After weeks of walking virtually alone on its rising path, gold is finally getting some support from some of closest allies. The silver price has begun to confirm gold’s rally, which is always a welcome sign from a bull’s perspective. Gold and silver mining stocks are also showing signs of perking up. In this report, we’ll discuss the favorable developments taking place right now and how they bode well for gold’s intermediate-term (3-6 month) outlook.
After spending the past several weeks locked in a tight, narrow range, the silver price has begun making headway in its attempt to join gold in reversing the damage inflicted this summer to the precious metals complex. In the last two trading sessions, the iShares Silver Trust ETF (SLV) - my favorite silver proxy - has broken above the ceiling of its 4½ month trading range. By closing decisively above the $14.00 level (see chart below), SLV has signaled that the white metal’s prospects have drastically improved. This implies, moreover, that the lateral trading action in silver price since September most likely represented accumulation, or buying, on the part of informed investors.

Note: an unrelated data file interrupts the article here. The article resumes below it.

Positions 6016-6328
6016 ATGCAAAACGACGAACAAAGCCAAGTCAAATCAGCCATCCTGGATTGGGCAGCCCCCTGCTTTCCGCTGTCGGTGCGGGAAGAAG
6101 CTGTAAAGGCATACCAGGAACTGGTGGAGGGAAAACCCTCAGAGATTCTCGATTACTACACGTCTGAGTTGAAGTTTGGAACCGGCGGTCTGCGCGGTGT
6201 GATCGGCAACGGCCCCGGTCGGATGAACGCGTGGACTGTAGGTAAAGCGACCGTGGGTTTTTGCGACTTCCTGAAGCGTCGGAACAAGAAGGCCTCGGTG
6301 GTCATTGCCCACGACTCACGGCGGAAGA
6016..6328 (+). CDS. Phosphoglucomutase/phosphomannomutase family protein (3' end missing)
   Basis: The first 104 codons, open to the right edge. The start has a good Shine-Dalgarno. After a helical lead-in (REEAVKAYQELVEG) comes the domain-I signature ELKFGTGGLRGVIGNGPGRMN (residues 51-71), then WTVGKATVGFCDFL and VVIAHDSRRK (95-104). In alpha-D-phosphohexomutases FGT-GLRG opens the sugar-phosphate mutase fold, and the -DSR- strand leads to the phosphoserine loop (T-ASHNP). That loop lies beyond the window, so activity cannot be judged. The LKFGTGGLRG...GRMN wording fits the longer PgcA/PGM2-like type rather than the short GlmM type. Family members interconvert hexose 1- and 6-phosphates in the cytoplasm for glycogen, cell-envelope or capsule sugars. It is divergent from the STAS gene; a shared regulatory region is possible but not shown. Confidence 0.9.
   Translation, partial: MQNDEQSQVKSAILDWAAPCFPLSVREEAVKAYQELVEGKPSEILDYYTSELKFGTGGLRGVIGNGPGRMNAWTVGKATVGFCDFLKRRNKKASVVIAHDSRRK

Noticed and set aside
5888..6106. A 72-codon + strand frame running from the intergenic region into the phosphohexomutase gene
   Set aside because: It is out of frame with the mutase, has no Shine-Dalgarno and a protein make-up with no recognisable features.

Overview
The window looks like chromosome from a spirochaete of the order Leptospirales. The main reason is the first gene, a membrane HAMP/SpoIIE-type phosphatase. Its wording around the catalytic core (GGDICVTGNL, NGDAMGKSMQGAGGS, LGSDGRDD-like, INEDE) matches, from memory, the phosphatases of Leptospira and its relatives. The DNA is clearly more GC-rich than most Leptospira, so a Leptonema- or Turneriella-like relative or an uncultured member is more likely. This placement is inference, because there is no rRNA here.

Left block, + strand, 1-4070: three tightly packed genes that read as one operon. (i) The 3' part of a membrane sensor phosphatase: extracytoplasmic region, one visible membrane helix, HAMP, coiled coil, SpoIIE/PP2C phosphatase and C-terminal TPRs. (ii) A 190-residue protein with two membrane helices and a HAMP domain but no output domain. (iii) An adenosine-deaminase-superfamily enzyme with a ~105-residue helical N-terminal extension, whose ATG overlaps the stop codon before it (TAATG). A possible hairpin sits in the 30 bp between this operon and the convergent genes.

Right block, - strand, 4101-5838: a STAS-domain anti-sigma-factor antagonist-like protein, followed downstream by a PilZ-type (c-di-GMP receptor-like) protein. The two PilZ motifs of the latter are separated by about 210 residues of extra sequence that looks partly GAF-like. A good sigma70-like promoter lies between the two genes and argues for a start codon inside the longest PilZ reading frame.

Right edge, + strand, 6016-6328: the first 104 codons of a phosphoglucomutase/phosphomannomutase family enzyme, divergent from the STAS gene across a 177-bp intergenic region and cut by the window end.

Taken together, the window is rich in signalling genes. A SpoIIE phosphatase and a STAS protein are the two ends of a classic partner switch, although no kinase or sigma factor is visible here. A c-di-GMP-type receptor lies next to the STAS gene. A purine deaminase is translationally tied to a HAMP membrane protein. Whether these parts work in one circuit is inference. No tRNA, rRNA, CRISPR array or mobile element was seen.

The latest rally in silver also confirms the recent rally in gold price. As long-time readers of this report are aware, I consider it to be imperative that the silver price trend more or less in line with the gold price. Otherwise, if the two metals are diverging from one another, the odds are high that a gold price rally will quickly reverse.
In recent weeks, however, gold has had enough support from its “fear factor” to move higher without participation from silver. Investors have been on high alert over the suddenly tighter Fed monetary policy, as the Fed funds rate is rapidly getting closer to the yield on the 10-year Treasury bond. This fear, along with continued concerns over the U.S.-China trade war and softness in the emerging markets, has drastically increased gold’s desirability as a safety asset since October.